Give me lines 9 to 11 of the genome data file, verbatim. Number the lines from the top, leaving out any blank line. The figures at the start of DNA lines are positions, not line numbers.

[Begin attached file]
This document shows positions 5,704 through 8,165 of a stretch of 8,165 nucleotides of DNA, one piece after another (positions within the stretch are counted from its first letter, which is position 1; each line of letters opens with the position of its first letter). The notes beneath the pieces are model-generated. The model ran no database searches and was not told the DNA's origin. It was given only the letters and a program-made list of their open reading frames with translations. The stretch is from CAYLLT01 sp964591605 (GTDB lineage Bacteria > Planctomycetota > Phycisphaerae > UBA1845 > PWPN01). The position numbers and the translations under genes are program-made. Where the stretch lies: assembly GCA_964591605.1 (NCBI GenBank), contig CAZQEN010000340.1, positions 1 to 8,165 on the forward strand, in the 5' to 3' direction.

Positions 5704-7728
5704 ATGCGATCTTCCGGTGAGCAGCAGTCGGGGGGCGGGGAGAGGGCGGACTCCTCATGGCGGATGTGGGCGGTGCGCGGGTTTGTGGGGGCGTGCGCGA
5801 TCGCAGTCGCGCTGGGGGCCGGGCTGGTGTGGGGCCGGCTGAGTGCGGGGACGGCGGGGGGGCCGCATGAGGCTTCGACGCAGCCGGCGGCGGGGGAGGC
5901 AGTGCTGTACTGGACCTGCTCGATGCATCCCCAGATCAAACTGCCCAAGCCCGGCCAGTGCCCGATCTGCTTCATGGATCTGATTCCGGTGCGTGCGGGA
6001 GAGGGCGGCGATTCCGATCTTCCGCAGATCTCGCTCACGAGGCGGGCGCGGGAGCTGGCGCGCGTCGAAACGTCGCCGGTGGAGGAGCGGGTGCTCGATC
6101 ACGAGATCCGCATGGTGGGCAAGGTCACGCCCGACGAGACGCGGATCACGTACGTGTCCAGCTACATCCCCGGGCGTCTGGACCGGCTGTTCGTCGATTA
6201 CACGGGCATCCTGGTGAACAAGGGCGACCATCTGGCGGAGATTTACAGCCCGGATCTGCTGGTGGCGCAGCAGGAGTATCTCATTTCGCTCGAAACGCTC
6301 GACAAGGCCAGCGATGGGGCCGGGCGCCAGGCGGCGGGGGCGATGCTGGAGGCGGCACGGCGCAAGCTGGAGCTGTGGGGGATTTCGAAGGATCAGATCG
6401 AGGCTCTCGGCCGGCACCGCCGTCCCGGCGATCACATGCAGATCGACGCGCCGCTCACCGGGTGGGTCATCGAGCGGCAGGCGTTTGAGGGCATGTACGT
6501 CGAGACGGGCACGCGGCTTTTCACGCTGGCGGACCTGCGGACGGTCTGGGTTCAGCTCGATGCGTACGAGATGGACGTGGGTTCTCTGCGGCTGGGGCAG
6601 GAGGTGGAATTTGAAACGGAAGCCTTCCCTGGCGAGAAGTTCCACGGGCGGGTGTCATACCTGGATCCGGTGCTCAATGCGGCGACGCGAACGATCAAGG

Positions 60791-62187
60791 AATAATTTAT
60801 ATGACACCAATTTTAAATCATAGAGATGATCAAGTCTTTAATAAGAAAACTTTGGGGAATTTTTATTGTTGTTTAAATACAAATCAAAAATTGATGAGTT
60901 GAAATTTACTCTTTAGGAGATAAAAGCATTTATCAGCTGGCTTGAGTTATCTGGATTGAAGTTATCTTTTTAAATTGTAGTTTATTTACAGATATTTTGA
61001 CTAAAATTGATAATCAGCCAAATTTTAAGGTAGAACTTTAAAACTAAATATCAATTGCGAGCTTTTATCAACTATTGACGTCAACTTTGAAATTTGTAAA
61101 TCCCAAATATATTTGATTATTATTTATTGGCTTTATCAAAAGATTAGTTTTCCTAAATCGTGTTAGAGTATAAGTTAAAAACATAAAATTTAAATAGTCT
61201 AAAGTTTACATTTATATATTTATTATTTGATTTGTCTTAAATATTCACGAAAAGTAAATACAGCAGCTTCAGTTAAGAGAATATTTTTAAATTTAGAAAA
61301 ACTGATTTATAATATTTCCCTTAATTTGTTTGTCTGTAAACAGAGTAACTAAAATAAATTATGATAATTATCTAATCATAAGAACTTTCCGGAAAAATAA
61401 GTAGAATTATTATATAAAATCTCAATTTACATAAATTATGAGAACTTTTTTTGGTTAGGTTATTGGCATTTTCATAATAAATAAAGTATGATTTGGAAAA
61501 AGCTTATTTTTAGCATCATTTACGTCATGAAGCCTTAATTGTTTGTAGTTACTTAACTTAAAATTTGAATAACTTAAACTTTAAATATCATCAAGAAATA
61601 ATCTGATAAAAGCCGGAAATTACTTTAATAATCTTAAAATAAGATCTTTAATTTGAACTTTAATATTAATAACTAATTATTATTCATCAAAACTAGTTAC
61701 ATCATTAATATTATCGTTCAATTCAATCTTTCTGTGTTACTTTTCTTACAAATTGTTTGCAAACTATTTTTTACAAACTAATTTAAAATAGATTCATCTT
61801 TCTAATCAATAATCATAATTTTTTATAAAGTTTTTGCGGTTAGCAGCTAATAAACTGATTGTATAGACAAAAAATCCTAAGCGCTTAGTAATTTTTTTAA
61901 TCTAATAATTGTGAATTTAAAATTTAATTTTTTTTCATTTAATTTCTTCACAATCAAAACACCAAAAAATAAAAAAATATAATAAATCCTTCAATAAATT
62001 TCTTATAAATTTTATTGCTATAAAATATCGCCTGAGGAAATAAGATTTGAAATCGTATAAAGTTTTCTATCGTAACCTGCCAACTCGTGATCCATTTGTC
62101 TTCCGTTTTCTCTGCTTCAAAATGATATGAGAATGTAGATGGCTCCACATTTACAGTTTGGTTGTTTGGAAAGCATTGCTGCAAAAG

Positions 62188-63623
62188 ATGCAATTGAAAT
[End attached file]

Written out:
6301 GACAAGGCCAGCGATGGGGCCGGGCGCCAGGCGGCGGGGGCGATGCTGGAGGCGGCACGGCGCAAGCTGGAGCTGTGGGGGATTTCGAAGGATCAGATCG
6401 AGGCTCTCGGCCGGCACCGCCGTCCCGGCGATCACATGCAGATCGACGCGCCGCTCACCGGGTGGGTCATCGAGCGGCAGGCGTTTGAGGGCATGTACGT
6501 CGAGACGGGCACGCGGCTTTTCACGCTGGCGGACCTGCGGACGGTCTGGGTTCAGCTCGATGCGTACGAGATGGACGTGGGTTCTCTGCGGCTGGGGCAG